REVIEW: Stutterpop (Auckland Fringe)

Time for a Bang [by Matt Baker]

The Queen's Speech
The Queen’s Speech

Sam Brooks is a playwright with a stutter, but his most autobiographical play is not about stuttering, it’s about love for others and one’s self. Stuttering is instead a subplot in this unique fringe performance by one of Auckland’s top young playwrights.

Sharing the space with a multitude of shows (The Basement’s Sophie Henderson’s final act as programmer is as always a spectacular one), director Zinnie Selwyn keeps things simple by planting Brooks centrestage and using snap lighting cues to progress the narrative flow. And it does flow. Even in his most extreme bouts, Brooks’ audience stays with him as the stutter develops into an almost theatrical device.

With smokey eyes and five-inch heels, Brooks’ divulges the significant loves in his life and reveals some interesting insights to those who know his work. For those who don’t, it’s a great teaser. While there is compassion induced in some of his more embarrassing confessions, Brooks does not demand his audience’s sympathy, and his moral is contentedly optimistic without being heavy-handed.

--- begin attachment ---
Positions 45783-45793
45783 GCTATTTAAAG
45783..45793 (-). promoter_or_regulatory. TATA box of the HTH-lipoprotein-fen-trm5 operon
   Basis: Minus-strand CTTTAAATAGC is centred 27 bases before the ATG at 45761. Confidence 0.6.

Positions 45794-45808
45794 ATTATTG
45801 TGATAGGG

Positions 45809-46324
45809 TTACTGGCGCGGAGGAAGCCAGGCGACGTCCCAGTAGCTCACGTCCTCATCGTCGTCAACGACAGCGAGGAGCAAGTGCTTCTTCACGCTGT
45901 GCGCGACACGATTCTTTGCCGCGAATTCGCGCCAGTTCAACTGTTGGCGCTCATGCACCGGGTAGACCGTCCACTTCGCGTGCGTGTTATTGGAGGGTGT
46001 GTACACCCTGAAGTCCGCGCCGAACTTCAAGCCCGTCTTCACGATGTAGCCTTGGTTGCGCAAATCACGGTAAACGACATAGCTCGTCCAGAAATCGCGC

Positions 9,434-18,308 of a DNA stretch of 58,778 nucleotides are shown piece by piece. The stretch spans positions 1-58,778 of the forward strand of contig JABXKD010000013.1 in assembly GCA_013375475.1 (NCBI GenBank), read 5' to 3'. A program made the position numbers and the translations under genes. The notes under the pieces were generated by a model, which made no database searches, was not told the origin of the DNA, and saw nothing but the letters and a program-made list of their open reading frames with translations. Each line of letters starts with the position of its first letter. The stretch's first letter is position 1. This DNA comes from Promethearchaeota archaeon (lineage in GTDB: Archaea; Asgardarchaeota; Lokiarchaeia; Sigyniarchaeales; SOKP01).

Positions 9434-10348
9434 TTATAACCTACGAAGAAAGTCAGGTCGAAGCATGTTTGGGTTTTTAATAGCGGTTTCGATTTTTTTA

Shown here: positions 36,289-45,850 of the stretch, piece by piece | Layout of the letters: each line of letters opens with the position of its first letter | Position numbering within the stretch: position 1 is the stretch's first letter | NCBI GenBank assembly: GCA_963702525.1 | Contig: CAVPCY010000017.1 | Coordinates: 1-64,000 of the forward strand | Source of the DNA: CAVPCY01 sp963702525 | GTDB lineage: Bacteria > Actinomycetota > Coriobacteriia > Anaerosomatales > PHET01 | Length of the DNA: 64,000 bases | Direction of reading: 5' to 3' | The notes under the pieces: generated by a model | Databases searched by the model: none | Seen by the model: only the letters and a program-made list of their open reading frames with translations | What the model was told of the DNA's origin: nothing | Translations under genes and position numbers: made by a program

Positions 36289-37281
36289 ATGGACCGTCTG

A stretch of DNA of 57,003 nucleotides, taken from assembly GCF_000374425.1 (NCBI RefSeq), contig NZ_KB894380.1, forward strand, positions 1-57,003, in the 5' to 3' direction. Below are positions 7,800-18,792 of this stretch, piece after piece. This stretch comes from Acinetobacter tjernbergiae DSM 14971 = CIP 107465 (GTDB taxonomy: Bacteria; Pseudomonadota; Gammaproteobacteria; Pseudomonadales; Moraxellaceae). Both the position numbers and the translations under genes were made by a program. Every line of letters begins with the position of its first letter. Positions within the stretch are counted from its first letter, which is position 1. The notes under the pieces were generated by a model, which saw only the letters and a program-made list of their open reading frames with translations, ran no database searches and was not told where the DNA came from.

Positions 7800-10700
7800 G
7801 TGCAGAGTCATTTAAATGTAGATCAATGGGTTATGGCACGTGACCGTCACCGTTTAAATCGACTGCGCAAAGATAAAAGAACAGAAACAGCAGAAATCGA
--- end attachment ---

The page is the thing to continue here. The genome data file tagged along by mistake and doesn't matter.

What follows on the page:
Whether psychological or physiological (or a combination of both) in origin, the break in speech that is caused in a stutterer in everyday speech is of no real consequence to the listener, but when presented in a theatrical context, there is an almost pained expression in Brooks and an emotional resonance in his voice that makes it more affecting, his left hand reminiscent of a Chekhovian psychological gesture.

While backup dancers Louisa Hutchinson and Alice Pearce have distinct characterisations evoked by the former’s choreography, I would have appreciated a slicker execution across the board. While the overall style of the show incorporates the fact the its lead performer is not an actor, dancer, or singer, dumbing down the abilities of its supporting characters felt unjustified, as acknowledging Brooks’ limitations both in life and as a performer were inherent in the text and would have added to the dimension of this personal piece.

Stutterpop plays at The Basement as part of Auckland Fringe until Feb 14. For details see The Basement.

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